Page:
From: Robert S. Thau (firstname.lastname@example.org)
Date: Tue Jan 02 2001 - 15:04:59 PST
Tony Finch writes:
> I would recommend the Lions book at first, because it's a brilliant
> illustration of how simple an effective OS can be. Modern OSs are too
> big to be understood that easily. The fact that 6th Edition Unix is a
> historical artifact can be seen as either an advantage or a
> disadvantage :-) (But at least now you can get it for free to run on
> your 11/70 emulator.)
The Lions book is the best thing going for showing how a piece of
small, well constructed code can do a complicated job. No question.
But in order to appreciate it, you need to understand the job that the
code is doing, at the level of the Unix (v6) system-call API and (at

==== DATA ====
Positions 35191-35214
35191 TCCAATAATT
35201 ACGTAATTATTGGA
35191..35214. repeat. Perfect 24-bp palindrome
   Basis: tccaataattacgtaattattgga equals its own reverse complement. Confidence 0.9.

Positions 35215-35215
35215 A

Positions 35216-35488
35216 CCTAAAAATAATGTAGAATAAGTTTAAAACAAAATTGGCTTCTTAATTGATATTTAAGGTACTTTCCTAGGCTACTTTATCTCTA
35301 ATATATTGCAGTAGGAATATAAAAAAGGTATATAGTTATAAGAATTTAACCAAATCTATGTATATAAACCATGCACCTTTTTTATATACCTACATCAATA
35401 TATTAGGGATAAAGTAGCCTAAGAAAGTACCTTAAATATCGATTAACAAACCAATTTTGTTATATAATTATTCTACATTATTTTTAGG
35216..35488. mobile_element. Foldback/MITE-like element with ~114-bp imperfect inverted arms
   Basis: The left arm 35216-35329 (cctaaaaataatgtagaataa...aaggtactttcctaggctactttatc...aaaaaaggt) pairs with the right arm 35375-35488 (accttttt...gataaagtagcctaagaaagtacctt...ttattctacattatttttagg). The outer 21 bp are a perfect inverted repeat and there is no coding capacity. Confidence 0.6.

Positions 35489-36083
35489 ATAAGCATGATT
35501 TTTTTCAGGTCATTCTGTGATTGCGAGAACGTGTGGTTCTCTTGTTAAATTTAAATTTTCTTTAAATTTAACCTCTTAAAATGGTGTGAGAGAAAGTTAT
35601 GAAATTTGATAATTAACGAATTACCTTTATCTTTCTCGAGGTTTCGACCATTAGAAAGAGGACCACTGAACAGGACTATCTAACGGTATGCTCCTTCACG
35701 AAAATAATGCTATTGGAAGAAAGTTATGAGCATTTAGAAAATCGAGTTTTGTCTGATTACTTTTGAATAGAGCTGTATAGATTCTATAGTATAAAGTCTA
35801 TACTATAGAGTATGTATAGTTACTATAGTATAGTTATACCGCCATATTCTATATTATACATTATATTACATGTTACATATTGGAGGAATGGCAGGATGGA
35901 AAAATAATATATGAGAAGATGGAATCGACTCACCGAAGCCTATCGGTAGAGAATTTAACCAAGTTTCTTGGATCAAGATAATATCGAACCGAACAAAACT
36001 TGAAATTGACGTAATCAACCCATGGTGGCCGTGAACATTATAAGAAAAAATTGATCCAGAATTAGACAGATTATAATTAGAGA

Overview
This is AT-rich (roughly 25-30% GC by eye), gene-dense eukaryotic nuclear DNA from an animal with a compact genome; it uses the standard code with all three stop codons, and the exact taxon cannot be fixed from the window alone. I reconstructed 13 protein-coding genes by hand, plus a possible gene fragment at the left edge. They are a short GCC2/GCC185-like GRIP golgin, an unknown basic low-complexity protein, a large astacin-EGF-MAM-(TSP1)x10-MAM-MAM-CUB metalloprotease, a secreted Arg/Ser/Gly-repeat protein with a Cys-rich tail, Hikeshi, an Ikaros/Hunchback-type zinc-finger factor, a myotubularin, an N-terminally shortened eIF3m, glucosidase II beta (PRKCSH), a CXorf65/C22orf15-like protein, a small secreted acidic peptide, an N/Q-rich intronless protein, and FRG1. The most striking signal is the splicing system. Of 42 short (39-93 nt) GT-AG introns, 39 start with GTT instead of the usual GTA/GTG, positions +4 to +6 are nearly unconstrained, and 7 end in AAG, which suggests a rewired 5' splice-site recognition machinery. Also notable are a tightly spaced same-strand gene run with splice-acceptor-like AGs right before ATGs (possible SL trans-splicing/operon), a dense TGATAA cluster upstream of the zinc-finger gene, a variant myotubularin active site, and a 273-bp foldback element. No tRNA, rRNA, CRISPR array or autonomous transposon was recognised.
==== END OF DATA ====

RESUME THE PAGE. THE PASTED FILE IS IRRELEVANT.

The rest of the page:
least very roughly) the underlying hardware --- if you've just never
been told, for instance, that the same numerical memory address refers
to different words of memory depending on the state of the processor,
or why, then the considerable body of code in Unix v6 which manages
those translations will be completely obscure, and Lions won't help
much because he assumes you already know.
(I'm not saying you have to understand, say, 'estabur' --- the routine
which sets up, in effect, the virtual-to-physical mappings for a
userland process --- in detail in order to get anything out of the
Lions book. You can treat the guts of that routine as a black box,
and still get a lot out of it. But you do need to understand roughly
what it does, and why it is invoked).
Which is why I suggested Bentley's Programming Pearls, or something
like, as a gentler introduction for the true novice.
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